When looking at your social media monitoring strategy, note that your brand/company mentions on social will likely not come from social’s biggest players. Social monitoring website Mention analyzed over 1 billion social mentions from the past two years, and in their analysis they found that 91% of mentions come from people with fewer than 500 followers.
Gallup says 62% of the more than 18,000 U.S. consumers it polled said social media had no influence on their buying decisions. Another 30% said it had some influence. U.S. companies spent $5.1 billion on social-media advertising in 2013. So if social media fails in conversion, what’s the business justification?
Well, it’s about time! According to the Wall Street Journal, “fans and follower counts are over, social media is not the powerful and persuasive marketing force many companies hoped they would be,” concludes Gallup Inc., which on Monday is releasing a report that examines the subject. Gallup says 62% of the more than 18,000 U.S. consumers it polled said social media had no influence on their buying decisions. Another 30% said it had some influence. U.S. companies spent $5.1 billion on social-media advertising in 2013, but Gallup says “consumers are highly adept at tuning out brand-related Facebook and Twitter content.” (Gallup’s survey was conducted via the Web and mail from December 2012 to January 2013. The survey has a margin of error of plus or minus 1 percentage point.)
Social media, social media marketing, and social networking have been the subject of much hype, buzz and marketing budget disruption for brands and marketers. Most marketers fought for social media budgets then entered into social media marketing without a clear-cut strategy or way to measure success because the experts hit and run and told them they need to be on social media. Now that the fog of hype is starting to dissipate marketers are finally taking a hard look at social media and blowing off a lot of “experts” who were expert only at selling books and getting big fees for speaking.
Eric Cantor lost to an upstart. The winner’s campaign was backed by just less than $100,000 against Cantor’s $2 million and thrived on grassroots and word-of-mouth in a low-turnout primary. Cantor believed poll numbers that showed he was clearly ahead but in the end the money he spent and the polls didn’t mean a damn thing compared to voters who were able to see through the charade thanks to the internet.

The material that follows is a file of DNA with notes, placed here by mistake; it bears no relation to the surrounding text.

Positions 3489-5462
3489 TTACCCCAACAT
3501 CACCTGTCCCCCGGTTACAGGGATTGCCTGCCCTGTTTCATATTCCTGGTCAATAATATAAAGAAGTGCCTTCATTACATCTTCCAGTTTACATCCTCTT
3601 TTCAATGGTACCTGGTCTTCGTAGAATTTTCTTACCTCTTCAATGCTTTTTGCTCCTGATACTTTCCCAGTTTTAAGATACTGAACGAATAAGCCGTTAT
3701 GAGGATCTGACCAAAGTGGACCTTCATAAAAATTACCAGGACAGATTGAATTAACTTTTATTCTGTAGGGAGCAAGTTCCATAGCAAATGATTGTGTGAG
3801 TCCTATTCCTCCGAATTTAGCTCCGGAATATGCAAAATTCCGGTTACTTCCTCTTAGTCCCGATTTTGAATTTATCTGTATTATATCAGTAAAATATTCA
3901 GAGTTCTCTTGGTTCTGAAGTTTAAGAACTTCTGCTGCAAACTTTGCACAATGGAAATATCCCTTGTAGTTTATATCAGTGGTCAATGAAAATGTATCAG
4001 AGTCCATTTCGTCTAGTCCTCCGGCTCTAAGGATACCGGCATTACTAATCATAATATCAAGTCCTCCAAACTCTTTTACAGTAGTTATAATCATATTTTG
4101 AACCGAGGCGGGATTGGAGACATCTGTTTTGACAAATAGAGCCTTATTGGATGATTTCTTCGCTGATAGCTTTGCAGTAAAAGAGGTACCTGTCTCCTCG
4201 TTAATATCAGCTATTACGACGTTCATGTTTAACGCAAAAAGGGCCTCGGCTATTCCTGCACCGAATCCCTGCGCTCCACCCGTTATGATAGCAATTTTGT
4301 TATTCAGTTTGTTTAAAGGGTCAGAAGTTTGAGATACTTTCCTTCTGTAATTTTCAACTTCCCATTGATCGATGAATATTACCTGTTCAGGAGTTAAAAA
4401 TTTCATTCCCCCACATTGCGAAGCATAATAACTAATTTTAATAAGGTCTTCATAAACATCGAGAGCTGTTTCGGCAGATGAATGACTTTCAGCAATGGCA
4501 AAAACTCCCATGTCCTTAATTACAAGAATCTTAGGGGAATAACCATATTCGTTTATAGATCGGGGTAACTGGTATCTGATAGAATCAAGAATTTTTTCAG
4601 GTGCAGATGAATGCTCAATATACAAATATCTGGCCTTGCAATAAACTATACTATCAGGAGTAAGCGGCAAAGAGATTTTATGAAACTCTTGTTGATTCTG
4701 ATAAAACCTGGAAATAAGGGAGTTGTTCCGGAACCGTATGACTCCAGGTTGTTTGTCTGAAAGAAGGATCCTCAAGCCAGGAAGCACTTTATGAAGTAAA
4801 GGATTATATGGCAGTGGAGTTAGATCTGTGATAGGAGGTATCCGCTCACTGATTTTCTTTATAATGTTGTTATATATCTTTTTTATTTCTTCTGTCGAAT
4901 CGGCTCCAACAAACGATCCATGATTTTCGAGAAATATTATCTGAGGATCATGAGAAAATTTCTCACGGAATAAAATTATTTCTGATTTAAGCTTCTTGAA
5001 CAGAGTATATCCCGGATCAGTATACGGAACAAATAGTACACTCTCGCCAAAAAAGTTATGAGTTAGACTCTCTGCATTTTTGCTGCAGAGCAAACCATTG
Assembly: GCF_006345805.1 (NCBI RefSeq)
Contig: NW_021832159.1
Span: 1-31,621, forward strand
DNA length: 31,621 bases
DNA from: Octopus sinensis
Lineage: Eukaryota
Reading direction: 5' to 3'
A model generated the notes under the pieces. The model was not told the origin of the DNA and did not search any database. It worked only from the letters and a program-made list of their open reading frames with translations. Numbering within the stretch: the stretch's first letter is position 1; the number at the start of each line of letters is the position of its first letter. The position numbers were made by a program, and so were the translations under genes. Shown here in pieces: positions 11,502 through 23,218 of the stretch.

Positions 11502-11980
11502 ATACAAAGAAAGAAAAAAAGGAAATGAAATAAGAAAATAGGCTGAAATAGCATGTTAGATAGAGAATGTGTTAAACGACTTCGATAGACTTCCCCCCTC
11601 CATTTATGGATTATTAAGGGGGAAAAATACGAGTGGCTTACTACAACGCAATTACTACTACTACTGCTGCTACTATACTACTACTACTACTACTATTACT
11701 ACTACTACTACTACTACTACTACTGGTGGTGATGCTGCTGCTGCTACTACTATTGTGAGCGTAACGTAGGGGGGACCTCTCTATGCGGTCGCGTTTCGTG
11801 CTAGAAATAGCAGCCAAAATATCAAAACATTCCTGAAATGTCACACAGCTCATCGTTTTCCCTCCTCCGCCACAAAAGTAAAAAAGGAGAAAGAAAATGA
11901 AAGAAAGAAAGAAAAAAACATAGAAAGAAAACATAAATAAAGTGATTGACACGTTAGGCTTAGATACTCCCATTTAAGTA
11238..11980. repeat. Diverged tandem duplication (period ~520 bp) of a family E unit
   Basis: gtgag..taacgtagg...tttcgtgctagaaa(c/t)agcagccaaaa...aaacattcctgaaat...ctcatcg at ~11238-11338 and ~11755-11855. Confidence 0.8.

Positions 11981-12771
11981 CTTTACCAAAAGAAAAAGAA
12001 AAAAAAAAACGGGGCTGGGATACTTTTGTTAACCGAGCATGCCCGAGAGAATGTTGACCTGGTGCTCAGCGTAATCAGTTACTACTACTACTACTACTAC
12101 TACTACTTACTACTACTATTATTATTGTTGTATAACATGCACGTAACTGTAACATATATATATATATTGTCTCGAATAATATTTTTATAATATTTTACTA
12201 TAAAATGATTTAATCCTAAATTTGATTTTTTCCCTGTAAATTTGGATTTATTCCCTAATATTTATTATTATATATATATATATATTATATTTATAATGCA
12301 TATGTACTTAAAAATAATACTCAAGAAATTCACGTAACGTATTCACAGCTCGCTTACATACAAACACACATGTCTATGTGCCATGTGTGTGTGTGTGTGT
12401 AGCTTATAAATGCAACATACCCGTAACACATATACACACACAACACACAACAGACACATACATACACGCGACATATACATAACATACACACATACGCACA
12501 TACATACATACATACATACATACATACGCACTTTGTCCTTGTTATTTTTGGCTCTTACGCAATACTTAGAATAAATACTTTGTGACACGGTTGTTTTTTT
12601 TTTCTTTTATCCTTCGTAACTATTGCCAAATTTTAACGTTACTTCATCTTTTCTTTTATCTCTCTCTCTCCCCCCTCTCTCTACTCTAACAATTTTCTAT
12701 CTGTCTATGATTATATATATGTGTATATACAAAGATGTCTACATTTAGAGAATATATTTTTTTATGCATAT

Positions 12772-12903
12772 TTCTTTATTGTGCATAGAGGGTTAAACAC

I know budgets are tight and getting money for market research is sometimes hard, but a post called “Deals and Discounts Dethroned as Reasons to Follow Brands” is at worst misleading and at best just a glimpse into consumer social media behavior. Overall, social network users have different reasons for why they “like” or follow brands online. But, in addition to stated reasons, like receiving deals and discounts, they demonstrate that they also want to be entertained by brands. Marketers, whether they work for an entertainment-related brand or not, can use this knowledge when planning what content to post on social sites. Imagine a marketing executive saying that he wanted to create a facebook page to “entertain” customers.
As if the funeral of organic reach weren’t difficult enough, brands now find that Facebook is not only becoming really expensive but also complicated due to “like” fraud. Companies wonder why they have thousands of fans in countries like Indonesia, Pakistan, and Iran, where they have few if any customers. One analysis found that as many as 40 percent of “likes” for one life sciences company were fraudulent. And it gets worse. When you look at the Facebook ads themselves — the prices of which were up 437 percent year over year in Q4 2013 — advertisers are paying for less than they believe. Clients who buy Facebook placements are telling me they detect 20 percent to 30 percent click fraud on the site using sophisticated forensics. Rather than offshore likers, bots are decimating ad performance on Facebook according to of VentureBeat. So where are the experts now?
With a few exceptions, the first wave of social media firms to trade on the public markets has delivered a disastrous performance that conjures memories of the dot-com bust of 2000. On Thursday, the 800-pound gorilla of the group, Facebook Inc, reported tepid results that shaved some $10 billion off the company’s market cap. The stock has gone straight down since its botched May initial public offering and now trades over a third below its $38 IPO price. Does this mean the end of social media marketing ? In short, no.